May 23, 2017
May 16, 2017
by ari bendersky | June 6, 2012 | Food & Drink
For dinner, Sixteen offers a tasting menu, as well as à la carte options.
Executive chef Thomas Lents.
The wine “cellar” is in full view as guests enter the restaurant.
Roasted Maine lobster with asparagus and gratin of ziti at Sixteen is as pleasing to the eye as it is to the palate.
Trump International Hotel and Tower Chicago is home to Sixteen.
Sixteen’s dining room features 30-foot ceilings.
From Donald Trump’s point of view, Sixteen, like everything else he owns, was always the best restaurant in Chicago. But the refined dining room overlooking the Chicago skyline and Chicago River on the 16th floor of the Trump International Hotel and Tower Chicago went through somewhat of a transitional period last year. Following the departure of Michelin-starred executive chef Frank Brunacci in June of 2011, the restaurant—despite maintaining a steady flow of moneyed diners, celebrities, and the politically connected, including Drew Barrymore, Channing Tatum, Jonah Hill, The Donald, and his daughter, Ivanka—struggled a bit with its identity. This resulted in the restaurant being excluded from Michelin’s 2012 star listing, leaving foodies to question the status of the fine-dining spot.
Today, with gleaming silver on the tables set below 30-foot ceilings, Sixteen looks anything but dull. In January of this year the restaurant announced it had brought on Thomas Lents to serve as executive chef and had high hopes that Lents would return Sixteen to its glory. And those hopes come with good reason: Lents has a world-class pedigree, which includes time as executive sous chef at Everest and chef de cuisine at San Francisco’s Quince. But he most recently worked in the kitchen at Las Vegas’s three-Michelin-starred Joël Robuchon at the MGM Grand.
Lents had always planned to return to Chicago and was waiting for the perfect reason to jump. Trump gave him the impetus to head back East. “It was really the opportunity at Sixteen that drew me more than anything else,” Lents said. “I looked at the restaurant and the team they wanted to build. I looked at it as an opportunity to build a new version of a modern restaurant.” Lents didn’t come to Chicago fists clenched, ready for an aggressive fight. Instead the accomplished chef, who also honed his craft in restaurants in Ireland and the UK, quietly entered the kitchen in the famed glistening tower and started making changes—and upping the ante. While many Chicago restaurants in the last few years have shied away from expensive tasting menus and white tablecloths, Sixteen is heading in the opposite direction.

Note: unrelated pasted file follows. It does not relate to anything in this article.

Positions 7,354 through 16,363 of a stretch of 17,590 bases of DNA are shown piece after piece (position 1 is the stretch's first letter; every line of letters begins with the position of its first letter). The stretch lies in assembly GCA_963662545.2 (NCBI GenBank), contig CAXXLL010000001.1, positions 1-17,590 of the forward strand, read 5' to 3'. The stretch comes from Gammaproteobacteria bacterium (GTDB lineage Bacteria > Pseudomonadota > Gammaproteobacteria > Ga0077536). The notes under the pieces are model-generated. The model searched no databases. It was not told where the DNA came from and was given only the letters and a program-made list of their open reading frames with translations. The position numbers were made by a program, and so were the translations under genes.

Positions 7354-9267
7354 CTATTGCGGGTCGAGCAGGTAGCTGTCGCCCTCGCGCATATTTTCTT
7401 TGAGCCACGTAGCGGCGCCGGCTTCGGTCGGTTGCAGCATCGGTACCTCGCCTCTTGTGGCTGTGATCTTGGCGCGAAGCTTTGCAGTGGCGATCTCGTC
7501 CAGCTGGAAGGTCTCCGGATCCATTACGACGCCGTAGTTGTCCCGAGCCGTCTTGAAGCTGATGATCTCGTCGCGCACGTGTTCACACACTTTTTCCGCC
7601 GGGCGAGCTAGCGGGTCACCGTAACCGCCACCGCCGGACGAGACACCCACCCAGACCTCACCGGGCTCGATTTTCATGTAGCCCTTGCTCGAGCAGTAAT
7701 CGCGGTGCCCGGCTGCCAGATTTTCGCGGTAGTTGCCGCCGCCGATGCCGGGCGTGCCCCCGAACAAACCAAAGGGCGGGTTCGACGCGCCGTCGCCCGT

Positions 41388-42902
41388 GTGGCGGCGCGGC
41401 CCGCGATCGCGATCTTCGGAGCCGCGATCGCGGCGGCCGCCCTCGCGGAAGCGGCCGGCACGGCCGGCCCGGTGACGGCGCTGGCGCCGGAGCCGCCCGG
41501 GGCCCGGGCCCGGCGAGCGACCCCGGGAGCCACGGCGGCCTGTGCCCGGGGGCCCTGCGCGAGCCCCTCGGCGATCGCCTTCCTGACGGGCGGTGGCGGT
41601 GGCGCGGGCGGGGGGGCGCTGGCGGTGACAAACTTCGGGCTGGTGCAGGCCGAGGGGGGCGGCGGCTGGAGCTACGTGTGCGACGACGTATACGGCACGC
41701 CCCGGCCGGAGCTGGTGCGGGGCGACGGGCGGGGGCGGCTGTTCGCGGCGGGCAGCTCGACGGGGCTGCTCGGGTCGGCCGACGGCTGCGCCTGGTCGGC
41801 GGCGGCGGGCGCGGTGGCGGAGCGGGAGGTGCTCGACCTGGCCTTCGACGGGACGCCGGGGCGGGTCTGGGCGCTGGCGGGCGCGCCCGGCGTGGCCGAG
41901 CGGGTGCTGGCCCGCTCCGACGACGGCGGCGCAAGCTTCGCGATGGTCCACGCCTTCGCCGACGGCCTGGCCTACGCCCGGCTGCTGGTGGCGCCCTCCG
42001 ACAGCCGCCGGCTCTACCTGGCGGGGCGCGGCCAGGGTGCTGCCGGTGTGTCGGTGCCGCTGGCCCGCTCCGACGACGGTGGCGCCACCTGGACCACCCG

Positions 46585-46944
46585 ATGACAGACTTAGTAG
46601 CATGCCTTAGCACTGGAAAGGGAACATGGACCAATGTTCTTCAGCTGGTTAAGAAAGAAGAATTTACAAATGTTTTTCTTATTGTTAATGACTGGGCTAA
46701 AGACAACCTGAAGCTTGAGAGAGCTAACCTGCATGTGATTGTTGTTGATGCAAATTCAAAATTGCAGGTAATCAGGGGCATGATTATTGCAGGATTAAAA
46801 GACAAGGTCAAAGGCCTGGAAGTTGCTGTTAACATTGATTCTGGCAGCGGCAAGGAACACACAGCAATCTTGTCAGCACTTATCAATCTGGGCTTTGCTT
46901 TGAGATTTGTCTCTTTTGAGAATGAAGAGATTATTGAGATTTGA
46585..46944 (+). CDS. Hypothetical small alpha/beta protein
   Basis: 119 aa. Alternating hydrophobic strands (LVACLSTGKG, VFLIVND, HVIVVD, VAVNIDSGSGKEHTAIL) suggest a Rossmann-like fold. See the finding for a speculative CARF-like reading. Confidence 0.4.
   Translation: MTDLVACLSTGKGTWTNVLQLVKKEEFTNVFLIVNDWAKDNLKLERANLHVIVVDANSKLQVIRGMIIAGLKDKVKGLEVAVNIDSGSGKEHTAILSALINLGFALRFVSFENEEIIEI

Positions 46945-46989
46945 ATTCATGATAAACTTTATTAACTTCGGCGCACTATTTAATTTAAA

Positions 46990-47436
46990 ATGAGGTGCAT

With a nod to detail and attention to service, Sixteen, along with Lents’s new menu featuring gorgeous dishes including a crudo of diver scallop accompanied by osetra caviar and roasted Maine lobster with green and white asparagus and gratin of ziti with truffle sabayon and a light asparagus jus is not only making it acceptable to eat formally again, it’s inviting you to the table.
With this notion of a new version of a modern restaurant, Lents suggests it’s about the attention to detail, a sense of warmth and comfort, and a focus on the best possible ingredients you can source that deem the term “fine dining” somewhat meaningless. “There needs to be a great restaurant that is different that brings out more of the ingredient-driven elements,” Lents said. “It won’t happen overnight. It is a journey. It’s a progression, like any dining experience. You go in and work every day to change something to make it better. You wake up in two years, and a lot of things are better.” Fortunately for Lents, early reviews point to strong improvements already.
photography by katrina wittcamp; (hotel, interiors, plate, Lents, menu); Gregg DeGuire; (d. trump); George Pimentel (i. trump)